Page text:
There has historically been a tax benefit of trading through a limited company rather than as a sole trader or partnership.
The tax case for incorporating is now much less clear cut after the various recent tax changes than it used to be.
The ability to sell the goodwill of a business into a company, pay tax at the entrepreneur’s relief rate of 10% on the gain, enabling tax free withdrawals from the company through the director’s loan account and for the company to claim amortisation on the goodwill so acquired has disappeared.
Following the changes to the taxation of dividends from April 2016 it will be necessary to evaluate in each case whether there is a tax benefit in incorporating taking into account forecast levels of profitability, the need for profits to be withdrawn from the company, the number of participators in the company, etc.
So what were the changes? The Chancellor, in his July Summer Budget announced a massive change to the taxation of dividends in the UK, to take effect from 6th April 2016, i.e. for the next fiscal year 2016/17.
Each individual will have an annual tax free dividend allowance of £5,000 per fiscal year.
Dividends received in excess of the personal allowance (£11,000 for 2016/17) and in excess of the £5,000 exemption, will be taxed at 7.5% for the dividends taxable at the 20% basic rate band, 32.5% for the part of the dividends taxed at the 40% higher rate band, and 38.1% for the part of the dividends taxes at the 45% additional rate band.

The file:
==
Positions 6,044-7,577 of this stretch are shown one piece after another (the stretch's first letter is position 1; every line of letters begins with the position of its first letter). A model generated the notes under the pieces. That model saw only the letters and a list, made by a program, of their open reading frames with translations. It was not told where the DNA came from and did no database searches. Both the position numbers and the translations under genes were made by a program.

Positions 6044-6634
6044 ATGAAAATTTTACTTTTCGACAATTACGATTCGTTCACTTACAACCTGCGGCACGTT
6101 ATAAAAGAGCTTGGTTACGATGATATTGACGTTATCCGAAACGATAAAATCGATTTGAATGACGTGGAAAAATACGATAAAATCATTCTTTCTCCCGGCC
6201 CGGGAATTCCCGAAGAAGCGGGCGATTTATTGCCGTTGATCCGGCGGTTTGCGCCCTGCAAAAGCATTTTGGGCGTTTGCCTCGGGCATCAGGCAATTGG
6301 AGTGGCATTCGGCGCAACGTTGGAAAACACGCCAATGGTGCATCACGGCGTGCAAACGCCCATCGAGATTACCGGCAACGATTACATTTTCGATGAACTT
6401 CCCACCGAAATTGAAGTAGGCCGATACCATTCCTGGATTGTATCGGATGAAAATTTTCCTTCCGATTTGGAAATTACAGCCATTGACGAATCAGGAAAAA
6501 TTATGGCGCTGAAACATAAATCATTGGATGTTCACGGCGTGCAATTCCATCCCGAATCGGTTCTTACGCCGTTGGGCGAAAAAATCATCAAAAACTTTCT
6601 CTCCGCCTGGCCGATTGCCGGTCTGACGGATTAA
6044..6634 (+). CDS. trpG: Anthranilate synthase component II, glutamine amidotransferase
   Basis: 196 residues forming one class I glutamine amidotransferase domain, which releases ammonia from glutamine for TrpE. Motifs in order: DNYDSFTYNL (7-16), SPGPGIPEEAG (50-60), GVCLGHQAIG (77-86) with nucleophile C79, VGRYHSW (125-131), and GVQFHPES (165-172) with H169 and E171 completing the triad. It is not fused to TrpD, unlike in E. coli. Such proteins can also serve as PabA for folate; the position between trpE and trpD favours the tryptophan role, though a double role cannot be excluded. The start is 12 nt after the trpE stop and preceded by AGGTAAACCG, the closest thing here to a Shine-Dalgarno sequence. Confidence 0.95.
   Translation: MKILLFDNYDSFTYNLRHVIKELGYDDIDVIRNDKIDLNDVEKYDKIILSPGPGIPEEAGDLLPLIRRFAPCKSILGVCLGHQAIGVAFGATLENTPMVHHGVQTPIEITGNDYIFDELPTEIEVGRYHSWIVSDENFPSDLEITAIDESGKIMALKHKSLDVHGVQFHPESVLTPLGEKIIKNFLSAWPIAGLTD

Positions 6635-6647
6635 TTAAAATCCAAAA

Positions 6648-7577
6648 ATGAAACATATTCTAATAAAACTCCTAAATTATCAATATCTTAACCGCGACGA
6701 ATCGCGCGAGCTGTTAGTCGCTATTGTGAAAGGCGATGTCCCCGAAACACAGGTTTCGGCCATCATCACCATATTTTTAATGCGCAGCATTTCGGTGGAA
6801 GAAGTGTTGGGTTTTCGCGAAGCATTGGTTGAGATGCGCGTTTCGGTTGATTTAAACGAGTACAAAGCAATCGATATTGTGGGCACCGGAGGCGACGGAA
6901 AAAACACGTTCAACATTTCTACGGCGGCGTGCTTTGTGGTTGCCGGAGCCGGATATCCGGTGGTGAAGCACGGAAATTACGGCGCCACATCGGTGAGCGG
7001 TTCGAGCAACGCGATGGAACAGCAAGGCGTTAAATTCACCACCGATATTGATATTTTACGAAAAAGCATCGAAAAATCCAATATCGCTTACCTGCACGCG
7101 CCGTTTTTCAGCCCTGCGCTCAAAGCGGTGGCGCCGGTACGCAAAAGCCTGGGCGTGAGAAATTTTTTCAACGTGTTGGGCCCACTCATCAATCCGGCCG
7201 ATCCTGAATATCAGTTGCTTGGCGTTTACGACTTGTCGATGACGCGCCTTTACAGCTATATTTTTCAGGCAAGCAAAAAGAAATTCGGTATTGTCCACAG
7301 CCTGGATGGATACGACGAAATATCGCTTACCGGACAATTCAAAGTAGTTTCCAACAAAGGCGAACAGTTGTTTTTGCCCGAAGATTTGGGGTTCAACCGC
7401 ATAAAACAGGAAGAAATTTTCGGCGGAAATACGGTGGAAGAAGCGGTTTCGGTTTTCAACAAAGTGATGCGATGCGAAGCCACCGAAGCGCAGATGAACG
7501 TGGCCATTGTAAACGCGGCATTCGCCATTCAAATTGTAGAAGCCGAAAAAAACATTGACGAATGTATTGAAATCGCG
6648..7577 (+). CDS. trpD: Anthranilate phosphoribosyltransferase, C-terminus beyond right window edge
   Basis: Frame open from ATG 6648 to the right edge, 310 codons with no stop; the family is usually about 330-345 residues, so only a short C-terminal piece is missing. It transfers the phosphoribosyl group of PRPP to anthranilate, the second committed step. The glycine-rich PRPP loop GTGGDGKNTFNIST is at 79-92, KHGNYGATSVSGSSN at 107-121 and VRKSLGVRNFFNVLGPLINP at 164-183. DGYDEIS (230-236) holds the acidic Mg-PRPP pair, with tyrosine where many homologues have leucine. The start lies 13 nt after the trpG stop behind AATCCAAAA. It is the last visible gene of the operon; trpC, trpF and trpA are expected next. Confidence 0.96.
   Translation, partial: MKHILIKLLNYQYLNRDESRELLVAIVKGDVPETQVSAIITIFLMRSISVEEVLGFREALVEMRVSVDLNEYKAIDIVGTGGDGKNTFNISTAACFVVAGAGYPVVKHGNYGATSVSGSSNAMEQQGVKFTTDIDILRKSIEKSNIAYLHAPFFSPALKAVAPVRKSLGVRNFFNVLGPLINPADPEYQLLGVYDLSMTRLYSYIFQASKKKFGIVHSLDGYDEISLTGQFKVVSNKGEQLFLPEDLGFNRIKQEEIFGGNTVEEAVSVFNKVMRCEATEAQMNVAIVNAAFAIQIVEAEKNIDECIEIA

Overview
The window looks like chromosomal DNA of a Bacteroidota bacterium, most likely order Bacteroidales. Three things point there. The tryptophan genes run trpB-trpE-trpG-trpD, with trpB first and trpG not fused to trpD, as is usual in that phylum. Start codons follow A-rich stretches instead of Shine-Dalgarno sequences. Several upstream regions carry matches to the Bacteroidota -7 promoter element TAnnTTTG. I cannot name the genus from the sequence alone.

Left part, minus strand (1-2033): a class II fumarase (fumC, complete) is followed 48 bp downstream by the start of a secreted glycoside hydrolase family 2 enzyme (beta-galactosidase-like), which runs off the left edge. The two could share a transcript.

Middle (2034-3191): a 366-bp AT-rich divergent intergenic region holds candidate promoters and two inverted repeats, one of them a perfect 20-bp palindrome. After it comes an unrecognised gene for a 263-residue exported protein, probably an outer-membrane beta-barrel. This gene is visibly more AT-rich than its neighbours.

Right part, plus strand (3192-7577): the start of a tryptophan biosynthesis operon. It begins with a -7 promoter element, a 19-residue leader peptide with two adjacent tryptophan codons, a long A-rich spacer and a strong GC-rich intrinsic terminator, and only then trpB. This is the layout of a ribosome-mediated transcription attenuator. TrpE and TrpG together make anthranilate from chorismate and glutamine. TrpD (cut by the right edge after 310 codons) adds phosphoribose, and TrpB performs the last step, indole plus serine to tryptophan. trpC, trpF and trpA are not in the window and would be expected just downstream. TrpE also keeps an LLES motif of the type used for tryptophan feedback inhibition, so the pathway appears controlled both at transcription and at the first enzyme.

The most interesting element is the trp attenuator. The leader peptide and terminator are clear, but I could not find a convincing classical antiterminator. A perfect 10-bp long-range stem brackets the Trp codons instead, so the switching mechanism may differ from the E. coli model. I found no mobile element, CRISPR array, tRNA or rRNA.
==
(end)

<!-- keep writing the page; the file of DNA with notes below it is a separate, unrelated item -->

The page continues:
The £5,000 dividend allowance takes up part of the 20% basic rate or higher rate bands, as appropriate, depending on the level of non-dividend income the individual receives in the year.
From 2016/17, for dividends above £5,000, there will always be more tax to pay on the dividend under the new rules, compared to the current regime.
It is clear that the savings of incorporation are severely diminished in 2016/17 compared with 2015/16 by additional tax on the dividend.
Incorporation may however be an attractive option for the owners of residential property businesses, given the changes to the deductibility of interest that will be phased in over four years from 6 April.
It would also be beneficial to use of the dividend allowance and potentially any unused personal allowance or basic rate tax band of a spouse.
Whatever your situation it is more important than ever to seek professional tax advice.